Joseph, the Interpreter of Dreams

I. The Butler and the Baker (Genesis 40

A. Two “officers” of Pharaoh

1. “Officer” = Eunuch – The Hebrew word is specific.

2. Both were “Chief” of their functions.

a. The Hebrew for “chief” (SAR) normally means “prince”, “ruler”.
b. The likelihood is that both were senior court “princes” in charge of a major function in the palace.

B. The “Butler” was a close confidant of rulers.

1. He was in charge of protecting the ruler from assassination.

2. He would have been a close friend or, perhaps, a family member.

3. The office is frequently cited in Scripture.

a. Solomon’s “cupbearers” awed the Queen of Sheba (1 Kings 10:5).
b. Assyria’s King sent “Rabshakeh” (his cupbearer – secular literature) to fight against Israel (2 Kings 18:17).
c. Nehemiah was Artaxerxes’ (of Persia) cupbearer and was granted unlimited authority to rebuild Jerusalem (Nehemiah 2:1).

C. The “Baker” was a “prince” over the food service in the palace.

1. He would have been in charge of many “employees”.

2. He would have overseen food preparation for hundreds.

3. He would have had opportunity to do great damage to the court.

D. The two came under the “anger” of Pharaoh.

1. Perhaps a plot to overthrow or kill Pharaoh was uncovered.

2. Perhaps the imprisonment was a precaution until the truth could be determined.

a. They were both “put in ward” (under guard).
b. They were both put in the “house” where Joseph was.
1)   Probably in the estates of Potiphar
2)   Probably under Potiphar’s control
3)   Probably a place for the ruling class, not for common criminals

II. The Dreams of the Butler and the Baker (Genesis 40:5-19)

A. The imprisonment is really quite short.

1. They “continued for a season” (Genesis 40:4).

2. The Hebrew is YOWM = “day” – the English phrase is from one word.

3. They dreamed together in “one night” (Genesis 40:5).

4. They were “sad” and Joseph “ministered” to them.

a. They had an “evil” look on their faces.
b. Two Hebrew words are used.
1)   Verse 6 is ZAAPH = “angry” - Carries the idea of “worry” or “fretting” resulting in anger(Proverbs 19:3; 2 Chronicles 26:19)
2)   Verse 7 is RAHOR = “evil” - Carries the idea of “impotent frustration” (Genesis 2:9 - Tree of knowledge of …evil; Proverbs 3:7 and 4:27)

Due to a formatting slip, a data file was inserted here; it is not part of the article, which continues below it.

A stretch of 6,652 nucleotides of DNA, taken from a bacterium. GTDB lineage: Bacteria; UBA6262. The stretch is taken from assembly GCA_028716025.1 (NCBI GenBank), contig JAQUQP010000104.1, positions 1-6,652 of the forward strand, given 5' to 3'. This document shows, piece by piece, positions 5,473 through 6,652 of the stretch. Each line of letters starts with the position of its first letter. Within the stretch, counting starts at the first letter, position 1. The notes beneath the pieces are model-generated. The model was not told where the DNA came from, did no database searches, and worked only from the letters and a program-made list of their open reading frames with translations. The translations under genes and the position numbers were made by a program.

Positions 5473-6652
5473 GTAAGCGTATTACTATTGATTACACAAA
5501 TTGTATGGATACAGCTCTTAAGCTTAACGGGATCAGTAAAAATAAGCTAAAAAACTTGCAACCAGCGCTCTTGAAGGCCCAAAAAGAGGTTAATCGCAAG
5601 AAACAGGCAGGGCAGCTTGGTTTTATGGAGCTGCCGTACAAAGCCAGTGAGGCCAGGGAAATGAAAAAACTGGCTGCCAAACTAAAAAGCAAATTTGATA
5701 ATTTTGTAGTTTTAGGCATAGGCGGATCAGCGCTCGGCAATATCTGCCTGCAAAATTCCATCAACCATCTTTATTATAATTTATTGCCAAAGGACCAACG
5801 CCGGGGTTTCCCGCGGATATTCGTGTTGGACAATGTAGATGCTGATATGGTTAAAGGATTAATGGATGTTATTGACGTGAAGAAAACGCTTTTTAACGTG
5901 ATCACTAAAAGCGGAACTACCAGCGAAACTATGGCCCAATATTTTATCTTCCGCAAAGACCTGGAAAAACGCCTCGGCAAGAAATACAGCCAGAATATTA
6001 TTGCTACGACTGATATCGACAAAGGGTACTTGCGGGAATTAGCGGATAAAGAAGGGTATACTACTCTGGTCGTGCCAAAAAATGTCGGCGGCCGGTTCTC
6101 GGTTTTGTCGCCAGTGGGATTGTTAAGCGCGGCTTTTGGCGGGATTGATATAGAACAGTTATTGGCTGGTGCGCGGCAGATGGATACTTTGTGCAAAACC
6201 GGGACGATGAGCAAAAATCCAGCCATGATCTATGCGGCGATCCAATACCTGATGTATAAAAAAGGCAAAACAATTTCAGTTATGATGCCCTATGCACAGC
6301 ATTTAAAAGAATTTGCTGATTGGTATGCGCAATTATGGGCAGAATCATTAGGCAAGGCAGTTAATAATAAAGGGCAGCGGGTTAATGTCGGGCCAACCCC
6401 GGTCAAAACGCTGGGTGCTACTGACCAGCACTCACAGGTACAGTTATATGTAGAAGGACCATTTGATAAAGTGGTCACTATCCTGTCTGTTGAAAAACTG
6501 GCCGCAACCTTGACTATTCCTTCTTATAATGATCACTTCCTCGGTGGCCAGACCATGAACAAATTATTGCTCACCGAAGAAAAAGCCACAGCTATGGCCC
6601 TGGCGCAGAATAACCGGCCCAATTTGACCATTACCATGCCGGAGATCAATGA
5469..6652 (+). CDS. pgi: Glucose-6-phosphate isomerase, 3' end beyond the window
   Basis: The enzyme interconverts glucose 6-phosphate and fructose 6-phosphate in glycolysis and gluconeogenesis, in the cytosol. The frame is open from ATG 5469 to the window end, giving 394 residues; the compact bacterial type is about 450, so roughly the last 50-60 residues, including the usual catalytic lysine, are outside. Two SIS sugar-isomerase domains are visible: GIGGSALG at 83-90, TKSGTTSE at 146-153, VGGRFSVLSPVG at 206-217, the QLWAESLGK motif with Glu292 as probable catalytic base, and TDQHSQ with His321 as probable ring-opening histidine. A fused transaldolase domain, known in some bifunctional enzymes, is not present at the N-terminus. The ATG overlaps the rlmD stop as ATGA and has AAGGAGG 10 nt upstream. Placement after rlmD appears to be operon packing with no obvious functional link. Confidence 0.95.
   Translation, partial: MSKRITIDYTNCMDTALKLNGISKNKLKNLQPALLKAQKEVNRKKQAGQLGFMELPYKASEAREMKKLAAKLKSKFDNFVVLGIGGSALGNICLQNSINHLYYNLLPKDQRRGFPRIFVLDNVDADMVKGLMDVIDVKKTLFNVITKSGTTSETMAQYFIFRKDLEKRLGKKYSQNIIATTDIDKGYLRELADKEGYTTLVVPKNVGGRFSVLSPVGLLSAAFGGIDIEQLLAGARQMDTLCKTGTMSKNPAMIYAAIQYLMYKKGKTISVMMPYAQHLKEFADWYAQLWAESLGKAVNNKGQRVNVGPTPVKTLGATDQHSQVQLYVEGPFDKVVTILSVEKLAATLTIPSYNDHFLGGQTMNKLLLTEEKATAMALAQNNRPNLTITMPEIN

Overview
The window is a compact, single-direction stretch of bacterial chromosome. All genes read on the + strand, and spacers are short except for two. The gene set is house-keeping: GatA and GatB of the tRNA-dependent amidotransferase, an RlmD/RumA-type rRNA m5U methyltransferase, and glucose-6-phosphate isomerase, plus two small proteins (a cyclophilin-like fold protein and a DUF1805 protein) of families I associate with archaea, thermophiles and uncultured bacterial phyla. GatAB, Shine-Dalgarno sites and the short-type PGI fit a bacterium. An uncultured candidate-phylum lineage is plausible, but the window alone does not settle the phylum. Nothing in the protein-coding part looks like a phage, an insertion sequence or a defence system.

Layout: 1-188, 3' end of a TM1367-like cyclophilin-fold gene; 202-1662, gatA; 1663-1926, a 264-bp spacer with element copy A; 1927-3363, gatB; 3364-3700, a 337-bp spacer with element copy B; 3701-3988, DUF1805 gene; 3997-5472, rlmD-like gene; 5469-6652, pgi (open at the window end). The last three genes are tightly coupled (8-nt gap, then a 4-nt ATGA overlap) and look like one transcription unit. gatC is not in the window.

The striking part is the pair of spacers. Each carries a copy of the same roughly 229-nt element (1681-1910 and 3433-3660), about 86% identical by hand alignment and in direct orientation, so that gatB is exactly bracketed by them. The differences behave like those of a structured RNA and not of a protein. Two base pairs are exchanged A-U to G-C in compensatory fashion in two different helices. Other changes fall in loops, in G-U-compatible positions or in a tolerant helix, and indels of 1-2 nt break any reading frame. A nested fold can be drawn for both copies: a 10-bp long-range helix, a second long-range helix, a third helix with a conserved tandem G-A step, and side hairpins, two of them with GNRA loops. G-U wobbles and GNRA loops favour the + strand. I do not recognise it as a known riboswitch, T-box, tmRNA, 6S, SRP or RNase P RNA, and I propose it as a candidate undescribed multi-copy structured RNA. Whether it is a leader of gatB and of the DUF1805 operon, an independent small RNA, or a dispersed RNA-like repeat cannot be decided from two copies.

5. Note: A possible paraphrase of this passage (40:6-7) could be rendered:

a. “Joseph came to them in the morning and inspected them; they were agitated and angry [the Butler because he was innocent and the Baker because he was caught – opinion is mine].  Joseph asked Pharaoh’s officers that were with him in his lord’s house (speaking of Potiphar) and said to them: ‘Why are you in such a snit today?’”

B. Joseph offers to interpret the dreams (Genesis 40:8).

1. The use of this word is confined to Joseph and Daniel.

2. The other words imply either human wisdom or skills.

a. Gideon “broke the code” of a dream (Judges 7:15).
b. Elihu (Job’s friend) notes the need for rare skills (Job 33:23).
c. Solomon’s proverbs require a wise man of understanding (Proverbs 1:5-6).

3. The “interpretations” of Joseph and Daniel “belong to God”. (Deuteronomy 29:29).

C. The dream of the Butler (Genesis 40:9-15)

1. There was a vine with three branches.

a. The branches budded and produced beautiful fruit.
b. The grapes were prepared for the Pharaoh’s use.
c. The Butler gave the cup into the hand of Pharaoh.

2. The image of the vine has a long trail in Scripture.

a. Israel is a “vine” brought out of Egypt (Psalm 80:8).
b. Israel is a “noble vine” turned degenerate (Jeremiah 2:21).
c. Israel becomes an “empty vine”, only bearing fruit for itself because their “heart is divided” (Hosea 10:1-2).
d. Jesus is the “true vine” and we are the “branches” (John 15:1-6).

3. The interpretation of the Butler’s dream (Genesis 40:12-15)

a. The three branches are three days.
b. The Butler is to be restored to his office in Pharaoh’s court.

4. The request to be remembered is not accomplished (40:14-15).

a. The syntax seems to support a strong statement, not a request.
b. The word implies a “return” to memory after a long time.
c. God “remembered” Noah (Genesis 8:1; 9:15).

D. The dream of the Baker (Genesis 40:16-19)

1. Three white baskets of “bakemeats” were on his head.

2. They contained “workmanship” of the Baker’s.

3. They were stacked one on top of the other (“uppermost”).

4. The birds ate the “workmanship” off of the Baker’s head.